Uncle Sam headlines concert

May 20, 1999|By Mary Johnson | Mary Johnson,SPECIAL TO THE SUN

The 50-member Arundel Vocal Arts Society concluded its 15th season Saturday with "Songs for My Uncle Sam -- An American Songbook," a rousing production directed by Glenette Schumacher and accompanied by Cynthia Slate on piano, Helen Schlaich on woodwind, Ginger Turner on trumpet, Peter Hengen on bass and William Watson on percussion.

The program was a patriotic melange drawn from musical theater, folk songs, and pop songs of the World War II era. The society presented a Broadway combination, including a song from Johnny Mercer's seldom-heard "Li'l Abner," familiar George M. Cohan tunes of "George M" and most of the songs from the less familiar "1776."

Narrator Michael Gilles introduced the selections and provided interesting background notes.

Sherman Edward's "1776" showcased the acting and singing of baritone James Handakas in "Is Anybody There?" and the vocal expertise of soprano Vicki Estep and tenor Jeff Sneeringer in the duet "Yours, Yours, Yours."

A dozen society choristers joined Handakas in "Sit Down, John" from "1776" and added to the full-bodied sound of the haunting "Mamma, Look Sharp." The male voices added a much-needed rousing note throughout the program.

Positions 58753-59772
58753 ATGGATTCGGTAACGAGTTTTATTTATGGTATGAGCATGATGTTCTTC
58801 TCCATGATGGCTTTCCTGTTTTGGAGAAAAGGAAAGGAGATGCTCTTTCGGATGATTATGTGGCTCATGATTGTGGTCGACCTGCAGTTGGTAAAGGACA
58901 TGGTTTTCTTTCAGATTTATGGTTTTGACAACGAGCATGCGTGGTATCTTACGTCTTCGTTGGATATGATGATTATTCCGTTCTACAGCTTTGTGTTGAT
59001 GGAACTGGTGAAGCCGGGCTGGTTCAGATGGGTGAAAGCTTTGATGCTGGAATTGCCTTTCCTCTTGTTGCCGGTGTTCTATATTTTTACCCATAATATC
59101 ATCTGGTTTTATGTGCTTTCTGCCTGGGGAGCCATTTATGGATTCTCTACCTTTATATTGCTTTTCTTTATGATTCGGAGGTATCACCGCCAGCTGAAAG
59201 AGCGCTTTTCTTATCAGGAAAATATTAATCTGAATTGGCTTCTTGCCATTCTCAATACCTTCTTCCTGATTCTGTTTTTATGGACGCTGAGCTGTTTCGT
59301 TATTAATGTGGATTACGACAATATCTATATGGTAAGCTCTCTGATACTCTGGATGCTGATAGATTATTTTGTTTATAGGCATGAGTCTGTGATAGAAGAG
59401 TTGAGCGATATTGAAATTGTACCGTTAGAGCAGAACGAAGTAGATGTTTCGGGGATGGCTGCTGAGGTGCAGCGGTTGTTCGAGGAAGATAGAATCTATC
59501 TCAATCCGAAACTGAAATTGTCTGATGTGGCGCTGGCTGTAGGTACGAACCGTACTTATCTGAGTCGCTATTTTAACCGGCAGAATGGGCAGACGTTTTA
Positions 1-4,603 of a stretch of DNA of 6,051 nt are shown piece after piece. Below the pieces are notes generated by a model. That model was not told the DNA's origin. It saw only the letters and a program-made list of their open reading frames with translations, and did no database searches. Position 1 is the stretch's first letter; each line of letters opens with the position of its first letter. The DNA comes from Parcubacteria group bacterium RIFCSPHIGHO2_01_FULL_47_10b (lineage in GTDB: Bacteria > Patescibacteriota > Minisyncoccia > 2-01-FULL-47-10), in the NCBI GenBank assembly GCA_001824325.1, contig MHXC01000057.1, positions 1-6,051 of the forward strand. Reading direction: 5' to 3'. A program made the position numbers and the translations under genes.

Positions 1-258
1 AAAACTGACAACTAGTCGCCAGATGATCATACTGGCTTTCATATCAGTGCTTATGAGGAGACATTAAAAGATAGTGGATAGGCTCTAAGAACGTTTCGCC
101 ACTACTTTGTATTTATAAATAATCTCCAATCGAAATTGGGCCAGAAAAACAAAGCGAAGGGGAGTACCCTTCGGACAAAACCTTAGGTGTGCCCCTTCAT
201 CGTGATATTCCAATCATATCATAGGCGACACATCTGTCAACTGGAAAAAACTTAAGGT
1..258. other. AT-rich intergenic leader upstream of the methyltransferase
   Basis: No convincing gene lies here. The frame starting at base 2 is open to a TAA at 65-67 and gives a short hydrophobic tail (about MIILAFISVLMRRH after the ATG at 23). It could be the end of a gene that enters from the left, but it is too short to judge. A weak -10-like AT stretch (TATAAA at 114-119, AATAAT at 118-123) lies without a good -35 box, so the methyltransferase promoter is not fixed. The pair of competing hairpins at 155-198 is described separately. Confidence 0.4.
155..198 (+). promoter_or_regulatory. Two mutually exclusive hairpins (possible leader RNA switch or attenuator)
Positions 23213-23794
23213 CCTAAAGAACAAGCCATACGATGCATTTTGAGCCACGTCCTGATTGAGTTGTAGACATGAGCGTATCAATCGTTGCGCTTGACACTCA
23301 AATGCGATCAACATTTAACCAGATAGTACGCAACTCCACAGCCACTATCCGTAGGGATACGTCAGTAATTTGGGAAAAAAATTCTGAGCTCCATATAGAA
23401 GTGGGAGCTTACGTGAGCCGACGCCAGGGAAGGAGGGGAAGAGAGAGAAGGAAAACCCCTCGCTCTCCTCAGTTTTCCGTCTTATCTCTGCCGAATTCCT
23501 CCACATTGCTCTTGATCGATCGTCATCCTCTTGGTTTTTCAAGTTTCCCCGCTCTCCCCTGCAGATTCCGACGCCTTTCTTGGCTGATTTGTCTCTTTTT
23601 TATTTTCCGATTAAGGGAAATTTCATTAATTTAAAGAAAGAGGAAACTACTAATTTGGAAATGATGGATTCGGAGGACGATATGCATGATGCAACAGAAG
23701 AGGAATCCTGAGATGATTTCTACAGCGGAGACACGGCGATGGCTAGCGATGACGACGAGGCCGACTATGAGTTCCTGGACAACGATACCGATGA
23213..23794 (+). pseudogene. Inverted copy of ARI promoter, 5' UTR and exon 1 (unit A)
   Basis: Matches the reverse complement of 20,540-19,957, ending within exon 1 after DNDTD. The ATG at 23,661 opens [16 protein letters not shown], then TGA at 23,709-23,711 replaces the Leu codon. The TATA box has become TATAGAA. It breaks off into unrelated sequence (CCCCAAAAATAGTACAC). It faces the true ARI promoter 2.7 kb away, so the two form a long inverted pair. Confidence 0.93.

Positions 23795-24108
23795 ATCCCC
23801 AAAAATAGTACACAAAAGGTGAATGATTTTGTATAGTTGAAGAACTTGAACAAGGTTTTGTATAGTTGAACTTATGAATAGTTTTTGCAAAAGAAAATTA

The high point of the folk song medley "Festival of Freedom" was the spiritual "Deep River."

Cohan's "Give My Regards to Broadway" and "Harrigan" were also great.

The society gave a stirring rendition of "Battle Hymn of the Republic" and reached a different kind of peak with "Boogie Woogie Bugle Boy."

Solos of note included Estep's "He Plays the Violin" from "1776" and "White Cliffs of Dover."

Handakas and Sneeringer were highly amusing in the comic duet from Li'l Abner" "The Country's in the Very Best of Hands," updated to include a nod to Paula Jones.

Alto Sally Gilles, who also serves as rehearsal assistant, added her own charm to the World War II tune, "Sailor of My Dreams" and joined the other soloists in an inspirational singing of "Declaration of Independence."

All patriotic concerts seem to include both Irving Berlin's "God Bless America" and an "Armed Forces Salute." The society invited a representative from each branch of the armed forces to appear on stage for the latter. They each saluted the audience and stood smartly at attention throughout the medley.

The near-capacity audience at Anne Arundel Community College's Pascal Center offered a standing ovation in return.

The society is planning its holiday concert for Dec. 5 at a location to be announced.

Information: 410-268-3131.

Pub Date: 5/20/99

Baltimore Sun Articles
Please note the green-lined linked article text has been applied commercially without any involvement from our newsroom editors, reporters or any other editorial staff.